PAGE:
Over at the Small Wars Journal‘s blog, they’re wondering if part of the problem in dealing with failed states, the aftermath of wars, peacekeeping and the like is that it’s nobody’s job to provide a police force, and specifically a real civilian one that does things like investigating crimes.
This was, of course, a bitter problem in the Balkans, and one that was never really solved. To begin with, the job simply devolved on IFOR (and later, KFOR)’s provost units and whatever troops were nearby. Later, a UN police force was constituted for Bosnia, but the less said, the better – arguably it was the source of more crime than it solved, and it was eventually wound up and replaced by an EU police mission. Kosovo was a similarly bad experience.
However, John Sullivan writes, neither the US nor NATO-as-an-organisation have any answers. He praises the EU for setting up a (putative) rapid reaction police force that can call on member states for up to 5,500 cops. And it certainly seems like a task that the EU is suited to, whilst not touching too many of the constitutional pressure points. It’s not specifically military, it’s not “an EU police” although no doubt the Sun would call it one if any of its editor knew it existed, it doesn’t annoy the Poles or Russians specifically, nor does it touch on the subsidy world. It also fits nicely with the wide variety of governmental tasks the EU can take on, alone among international institutions.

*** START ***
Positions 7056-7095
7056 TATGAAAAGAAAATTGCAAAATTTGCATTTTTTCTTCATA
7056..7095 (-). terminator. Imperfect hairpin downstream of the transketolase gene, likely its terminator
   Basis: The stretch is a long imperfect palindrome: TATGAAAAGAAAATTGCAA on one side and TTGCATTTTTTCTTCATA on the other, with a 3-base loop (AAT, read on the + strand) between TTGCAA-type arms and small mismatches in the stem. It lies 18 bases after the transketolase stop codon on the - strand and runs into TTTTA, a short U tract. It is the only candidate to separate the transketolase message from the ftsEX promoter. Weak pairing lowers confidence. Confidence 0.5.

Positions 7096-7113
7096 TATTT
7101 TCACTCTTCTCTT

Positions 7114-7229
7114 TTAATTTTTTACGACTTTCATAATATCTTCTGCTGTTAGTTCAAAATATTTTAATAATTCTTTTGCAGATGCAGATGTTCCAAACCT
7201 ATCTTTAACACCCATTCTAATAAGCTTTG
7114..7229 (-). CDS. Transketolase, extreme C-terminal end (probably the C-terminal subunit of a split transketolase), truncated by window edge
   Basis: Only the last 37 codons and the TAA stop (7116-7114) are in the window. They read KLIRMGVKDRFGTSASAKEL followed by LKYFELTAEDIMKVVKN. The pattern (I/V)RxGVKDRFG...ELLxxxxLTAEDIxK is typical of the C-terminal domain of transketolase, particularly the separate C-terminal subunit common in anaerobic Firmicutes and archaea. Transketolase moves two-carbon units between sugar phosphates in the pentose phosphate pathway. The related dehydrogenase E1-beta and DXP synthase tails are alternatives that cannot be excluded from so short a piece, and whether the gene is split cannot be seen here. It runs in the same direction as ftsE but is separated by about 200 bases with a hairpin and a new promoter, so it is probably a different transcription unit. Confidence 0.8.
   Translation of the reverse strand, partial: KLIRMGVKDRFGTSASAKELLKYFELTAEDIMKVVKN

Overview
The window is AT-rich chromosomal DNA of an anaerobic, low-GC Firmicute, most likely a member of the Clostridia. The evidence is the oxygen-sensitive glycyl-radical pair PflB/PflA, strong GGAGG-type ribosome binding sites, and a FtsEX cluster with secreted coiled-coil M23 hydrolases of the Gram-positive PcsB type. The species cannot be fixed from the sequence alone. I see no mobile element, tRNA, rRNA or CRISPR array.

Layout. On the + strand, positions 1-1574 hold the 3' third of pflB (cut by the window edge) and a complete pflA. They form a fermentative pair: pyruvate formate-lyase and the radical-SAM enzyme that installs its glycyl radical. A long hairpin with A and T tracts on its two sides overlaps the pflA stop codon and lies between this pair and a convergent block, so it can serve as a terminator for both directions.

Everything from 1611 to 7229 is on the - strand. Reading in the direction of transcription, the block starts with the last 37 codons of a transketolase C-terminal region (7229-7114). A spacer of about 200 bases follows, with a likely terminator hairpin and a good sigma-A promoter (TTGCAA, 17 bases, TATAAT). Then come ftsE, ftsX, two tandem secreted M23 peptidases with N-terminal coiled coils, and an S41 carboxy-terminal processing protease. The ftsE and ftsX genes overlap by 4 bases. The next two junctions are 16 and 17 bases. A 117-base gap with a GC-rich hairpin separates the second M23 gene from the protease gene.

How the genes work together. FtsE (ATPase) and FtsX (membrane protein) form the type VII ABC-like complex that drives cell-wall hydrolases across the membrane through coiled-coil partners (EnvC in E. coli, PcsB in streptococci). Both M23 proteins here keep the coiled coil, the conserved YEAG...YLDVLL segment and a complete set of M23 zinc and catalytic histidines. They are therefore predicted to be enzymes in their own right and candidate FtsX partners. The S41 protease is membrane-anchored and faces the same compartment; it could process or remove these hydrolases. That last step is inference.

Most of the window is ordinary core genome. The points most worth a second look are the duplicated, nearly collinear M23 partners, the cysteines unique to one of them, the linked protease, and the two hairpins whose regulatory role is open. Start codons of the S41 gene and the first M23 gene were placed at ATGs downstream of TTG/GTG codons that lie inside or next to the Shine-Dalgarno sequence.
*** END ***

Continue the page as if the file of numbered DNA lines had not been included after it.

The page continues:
Mind you, I have my doubts. European official circles, institutions, thinktanks and so on have been pushing this around the plate since Maastricht without making many decisions. It used to be fashionable enough that NATO also got in on it – I recall a briefing at NATO SHAPE in late 2000 which concentrated almost entirely on enlargement, policing, and civil operations, something borne out by the fact the briefers included a French gendarmerie colonel, a Polish air force officer, and a British civil servant.